Scott-Crossley must hand himself over, police tell legal team

2017-01-12 16:06
Mark Scott-Crossley (Netwerk24)

Mark Scott-Crossley (Netwerk24)

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Polokwane – Mark Scott-Crossley’s legal team arrived at the Hoedspruit police station on Thursday morning to apply for bail on his behalf after he allegedly ran a man over in the town in December.

Limpopo head of police communication Brigadier Motlafelo Mojapelo told Netwerk24  that the legal team were informed that Scott-Crossley had to hand himself over to police in person. 

"Like any other suspect, he will then be arrested and justice would take its course. No suspect will get preferential treatment," he said.

The police issued a warrant of arrest for Scott-Crossley’s on a charge of attempted murder, but have not been able to find him

Majapelo said Scott-Crossley’s details were sent to all border posts to ensure that he didn’t flee the country.

Scott-Crossley was allegedly involved in an incident in December when Silence Mabunda, a worker at the Moholoholo Wildlife Rehabilitation Centre outside Hoedspruit, was run over by a bakkie. 

Mojapelo said a case of attempted murder had been opened against Scott-Crossley.

Mabunda says he was buying airtime at a shop outside Hoedspruit in December when Scott-Crossley grabbed his cellphone and threw it on the ground. It was unclear what led to this incident.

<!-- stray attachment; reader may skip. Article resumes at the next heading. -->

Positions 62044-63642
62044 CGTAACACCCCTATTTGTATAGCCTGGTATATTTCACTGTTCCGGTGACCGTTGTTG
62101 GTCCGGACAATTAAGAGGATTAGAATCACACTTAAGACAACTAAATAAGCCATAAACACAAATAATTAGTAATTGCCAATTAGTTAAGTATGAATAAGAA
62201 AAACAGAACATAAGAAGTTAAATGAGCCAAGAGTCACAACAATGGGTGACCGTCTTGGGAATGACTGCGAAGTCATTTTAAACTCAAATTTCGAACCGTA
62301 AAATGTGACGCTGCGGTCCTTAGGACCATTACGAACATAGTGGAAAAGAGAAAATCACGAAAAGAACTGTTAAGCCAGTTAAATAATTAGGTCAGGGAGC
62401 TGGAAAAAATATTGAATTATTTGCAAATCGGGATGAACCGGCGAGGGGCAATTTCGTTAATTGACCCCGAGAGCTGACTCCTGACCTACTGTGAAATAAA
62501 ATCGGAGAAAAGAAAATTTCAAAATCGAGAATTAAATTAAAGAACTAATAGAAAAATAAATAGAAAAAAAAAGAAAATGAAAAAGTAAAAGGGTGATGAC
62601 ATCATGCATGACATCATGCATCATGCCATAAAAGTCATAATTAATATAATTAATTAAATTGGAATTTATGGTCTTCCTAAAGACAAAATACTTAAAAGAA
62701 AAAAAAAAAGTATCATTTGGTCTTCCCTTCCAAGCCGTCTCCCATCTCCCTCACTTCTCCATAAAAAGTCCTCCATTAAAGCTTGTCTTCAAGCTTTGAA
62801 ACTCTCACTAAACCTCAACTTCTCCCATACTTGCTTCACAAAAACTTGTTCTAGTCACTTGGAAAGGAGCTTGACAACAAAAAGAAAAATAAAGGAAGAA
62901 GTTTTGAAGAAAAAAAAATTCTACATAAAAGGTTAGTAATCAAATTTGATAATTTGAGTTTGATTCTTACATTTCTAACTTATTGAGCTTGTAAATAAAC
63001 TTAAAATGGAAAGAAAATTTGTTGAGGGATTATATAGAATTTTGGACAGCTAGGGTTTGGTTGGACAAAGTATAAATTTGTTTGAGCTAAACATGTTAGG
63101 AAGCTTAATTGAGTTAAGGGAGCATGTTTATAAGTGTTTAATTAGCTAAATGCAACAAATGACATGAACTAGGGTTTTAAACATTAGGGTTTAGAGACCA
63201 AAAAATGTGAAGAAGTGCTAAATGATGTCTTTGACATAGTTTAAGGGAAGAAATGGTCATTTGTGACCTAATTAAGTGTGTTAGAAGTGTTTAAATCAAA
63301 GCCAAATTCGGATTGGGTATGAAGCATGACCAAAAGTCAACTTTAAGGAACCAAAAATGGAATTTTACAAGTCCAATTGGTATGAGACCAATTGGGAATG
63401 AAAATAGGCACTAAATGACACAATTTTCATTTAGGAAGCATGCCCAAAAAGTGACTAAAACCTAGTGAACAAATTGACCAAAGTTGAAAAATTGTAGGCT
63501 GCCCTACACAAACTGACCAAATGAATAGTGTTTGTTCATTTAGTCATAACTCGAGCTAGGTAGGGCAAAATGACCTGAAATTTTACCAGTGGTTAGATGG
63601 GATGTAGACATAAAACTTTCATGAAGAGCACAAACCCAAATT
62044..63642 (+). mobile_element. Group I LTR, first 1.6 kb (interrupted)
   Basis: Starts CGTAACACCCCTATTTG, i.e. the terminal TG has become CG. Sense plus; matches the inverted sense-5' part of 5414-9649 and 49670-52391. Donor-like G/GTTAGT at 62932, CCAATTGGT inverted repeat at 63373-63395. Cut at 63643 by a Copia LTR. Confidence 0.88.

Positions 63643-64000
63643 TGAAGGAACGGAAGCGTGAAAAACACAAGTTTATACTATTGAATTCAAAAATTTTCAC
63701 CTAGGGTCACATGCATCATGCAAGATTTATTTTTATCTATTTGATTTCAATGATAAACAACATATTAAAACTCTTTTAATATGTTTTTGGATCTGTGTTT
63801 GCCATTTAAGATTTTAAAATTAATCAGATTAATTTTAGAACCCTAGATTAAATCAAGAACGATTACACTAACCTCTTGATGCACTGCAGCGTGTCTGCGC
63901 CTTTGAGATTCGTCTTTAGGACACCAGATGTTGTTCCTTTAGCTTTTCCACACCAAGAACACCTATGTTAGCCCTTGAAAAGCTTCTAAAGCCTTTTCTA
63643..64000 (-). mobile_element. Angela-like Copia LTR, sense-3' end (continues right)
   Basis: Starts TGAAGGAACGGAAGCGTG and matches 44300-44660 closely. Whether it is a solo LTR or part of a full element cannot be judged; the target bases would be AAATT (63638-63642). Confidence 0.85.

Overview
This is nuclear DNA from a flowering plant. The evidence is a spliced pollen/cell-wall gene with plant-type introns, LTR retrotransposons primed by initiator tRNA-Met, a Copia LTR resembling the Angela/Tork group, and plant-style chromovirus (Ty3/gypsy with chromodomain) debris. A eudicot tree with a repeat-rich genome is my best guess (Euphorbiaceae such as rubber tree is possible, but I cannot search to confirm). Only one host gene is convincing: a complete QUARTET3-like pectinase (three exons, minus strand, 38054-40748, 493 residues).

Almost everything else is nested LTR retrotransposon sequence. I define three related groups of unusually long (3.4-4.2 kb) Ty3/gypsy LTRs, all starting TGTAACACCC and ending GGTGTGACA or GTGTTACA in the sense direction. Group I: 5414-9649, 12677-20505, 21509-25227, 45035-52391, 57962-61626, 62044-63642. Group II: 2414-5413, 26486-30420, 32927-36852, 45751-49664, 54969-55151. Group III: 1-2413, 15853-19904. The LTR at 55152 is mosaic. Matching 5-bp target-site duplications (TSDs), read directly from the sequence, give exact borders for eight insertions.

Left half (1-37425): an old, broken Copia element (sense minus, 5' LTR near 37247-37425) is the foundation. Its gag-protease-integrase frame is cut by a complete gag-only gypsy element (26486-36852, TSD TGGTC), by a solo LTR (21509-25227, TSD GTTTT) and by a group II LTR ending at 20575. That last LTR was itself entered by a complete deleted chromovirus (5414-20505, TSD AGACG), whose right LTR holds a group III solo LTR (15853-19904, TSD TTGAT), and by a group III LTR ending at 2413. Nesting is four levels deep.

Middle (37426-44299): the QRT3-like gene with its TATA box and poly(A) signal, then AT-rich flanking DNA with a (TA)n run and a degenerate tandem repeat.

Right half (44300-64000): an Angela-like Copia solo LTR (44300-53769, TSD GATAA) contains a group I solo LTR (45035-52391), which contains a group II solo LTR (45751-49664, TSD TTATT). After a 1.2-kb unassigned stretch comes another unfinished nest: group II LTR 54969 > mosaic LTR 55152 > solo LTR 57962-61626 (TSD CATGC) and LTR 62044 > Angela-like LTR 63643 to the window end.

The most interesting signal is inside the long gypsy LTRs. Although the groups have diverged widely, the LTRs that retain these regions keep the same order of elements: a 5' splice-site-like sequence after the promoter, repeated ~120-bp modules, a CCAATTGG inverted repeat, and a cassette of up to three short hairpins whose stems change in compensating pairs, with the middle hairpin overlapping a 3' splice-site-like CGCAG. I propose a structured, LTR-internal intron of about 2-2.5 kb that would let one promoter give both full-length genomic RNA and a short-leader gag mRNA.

Daily Sun reported that Scott-Crossley had told Mabunda: "Ek sal jou bliksem (I will beat you up)."

Mojapelo said Scott-Crossley went back to his vehicle, while Mabunda started walking back to the centre. 

Scott-Crossley then allegedly drove past Mabunda, turned around and knocked him over, and then reversed over him again.

Mabunda was treated for serious injuries to his legs. He is still on crutches.

Scott-Crossley made international headlines in 2004 when he was tried and convicted for the murder of a worker, Nelson Chisale, who he had thrown into a lion enclosure.

He was released on parole in 2008.

Read more on:    mark scott-crossley  |  polokwane  |  racism  |  crime

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